the teeming underbelly of the South Dakota prairie
Friday, August 11, 2017
...but I don't HAVE 20 minutes.
I did something this year, my 61st year,
that I’d been mouthing off about for a decade or more now—I got my first
tattoo. It’s a lotus flower (the mantra ohm mane padme hum translates loosely
as “the jewel [true nature of reality] is in the lotus [mind]), sitting on top
of the word satchitananda in Sanskrit, which means truth (sat),
consciousness/awareness (chit), bliss (ananda).
Ray’s not a tat fan, but for
me, the ink was a way to take possession and ownership of my own body
and personhood, apart from my roles: wife, mother, daughter, teacher, etc.
Also, the design itself is a necessary and permanent
reminder for me always to return to what’s
true. Meditation—the actual subject of this convoluted post—is one way to
Not everyone knows this about me, but I’m pretty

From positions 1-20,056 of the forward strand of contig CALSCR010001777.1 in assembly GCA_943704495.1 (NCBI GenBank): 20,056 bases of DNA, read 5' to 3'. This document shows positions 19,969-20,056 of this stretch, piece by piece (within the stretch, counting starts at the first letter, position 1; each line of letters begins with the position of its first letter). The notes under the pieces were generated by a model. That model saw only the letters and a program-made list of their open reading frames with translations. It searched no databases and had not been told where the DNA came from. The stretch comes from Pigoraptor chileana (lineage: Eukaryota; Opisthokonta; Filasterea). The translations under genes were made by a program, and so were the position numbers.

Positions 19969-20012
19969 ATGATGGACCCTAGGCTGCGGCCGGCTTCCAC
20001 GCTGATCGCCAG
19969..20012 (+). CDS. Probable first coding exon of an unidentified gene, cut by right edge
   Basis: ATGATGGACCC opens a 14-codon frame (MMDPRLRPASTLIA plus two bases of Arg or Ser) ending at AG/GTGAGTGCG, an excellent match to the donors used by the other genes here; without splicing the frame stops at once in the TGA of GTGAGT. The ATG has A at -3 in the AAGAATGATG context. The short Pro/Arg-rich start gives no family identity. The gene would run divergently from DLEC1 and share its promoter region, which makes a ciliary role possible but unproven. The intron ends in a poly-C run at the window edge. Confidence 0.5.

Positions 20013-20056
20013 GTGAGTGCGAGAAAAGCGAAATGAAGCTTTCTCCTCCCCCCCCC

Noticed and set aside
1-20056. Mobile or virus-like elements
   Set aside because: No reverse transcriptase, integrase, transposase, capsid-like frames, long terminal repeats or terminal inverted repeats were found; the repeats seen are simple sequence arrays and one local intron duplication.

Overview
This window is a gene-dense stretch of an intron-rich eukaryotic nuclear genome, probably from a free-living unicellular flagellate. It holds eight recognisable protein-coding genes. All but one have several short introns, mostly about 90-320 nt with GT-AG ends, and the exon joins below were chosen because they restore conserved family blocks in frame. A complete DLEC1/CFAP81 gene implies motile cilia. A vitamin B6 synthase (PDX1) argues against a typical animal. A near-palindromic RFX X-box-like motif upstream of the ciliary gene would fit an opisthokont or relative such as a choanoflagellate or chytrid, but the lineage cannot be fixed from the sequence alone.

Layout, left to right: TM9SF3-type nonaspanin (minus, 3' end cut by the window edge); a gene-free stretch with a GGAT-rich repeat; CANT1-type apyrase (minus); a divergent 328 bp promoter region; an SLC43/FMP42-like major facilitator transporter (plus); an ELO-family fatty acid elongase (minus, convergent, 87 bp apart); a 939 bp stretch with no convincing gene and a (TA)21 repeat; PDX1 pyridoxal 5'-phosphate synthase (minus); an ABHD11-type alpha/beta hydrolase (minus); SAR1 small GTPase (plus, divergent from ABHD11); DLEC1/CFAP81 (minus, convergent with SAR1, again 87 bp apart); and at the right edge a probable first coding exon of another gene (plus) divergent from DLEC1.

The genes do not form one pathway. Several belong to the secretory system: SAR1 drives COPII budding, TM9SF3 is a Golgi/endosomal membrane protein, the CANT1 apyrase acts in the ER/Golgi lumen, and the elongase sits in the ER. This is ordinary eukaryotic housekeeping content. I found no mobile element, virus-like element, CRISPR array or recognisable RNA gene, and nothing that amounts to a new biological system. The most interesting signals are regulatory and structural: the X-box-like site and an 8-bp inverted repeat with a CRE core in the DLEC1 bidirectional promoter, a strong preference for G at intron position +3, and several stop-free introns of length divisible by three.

tightly wound, not a person who’s good at relaxing. I’m a lot like my two three-year-old granddaughters, who NEVER
STOP MOVING. Some part of them (and of me) is perpetually shifting, tapping
out a beat, or twitching. That's a LOT of kinetic energy, a LOT of energy down the proverbial drain. So for me, meditation isn’t really about
enlightenment—it’s about survival.
Most people know by now that meditation, especially
mindfulness meditation, which is the kind I practice, isn’t contemplating one’s
navel (and by “practice,” I mean like piano lessons: you do it when your mom
makes you, but you’re 13 and you’d rather cut out with your crew to the pool). Meditation
is simply slowing down long enough to be AWARE of the present moment, then
staying in that awareness as long as you can. I’ve heard it said that living in
the past causes regret, living in the future causes anxiety and fear, and only
living in the present can bring peace. For me, this rings a big, fat truthiness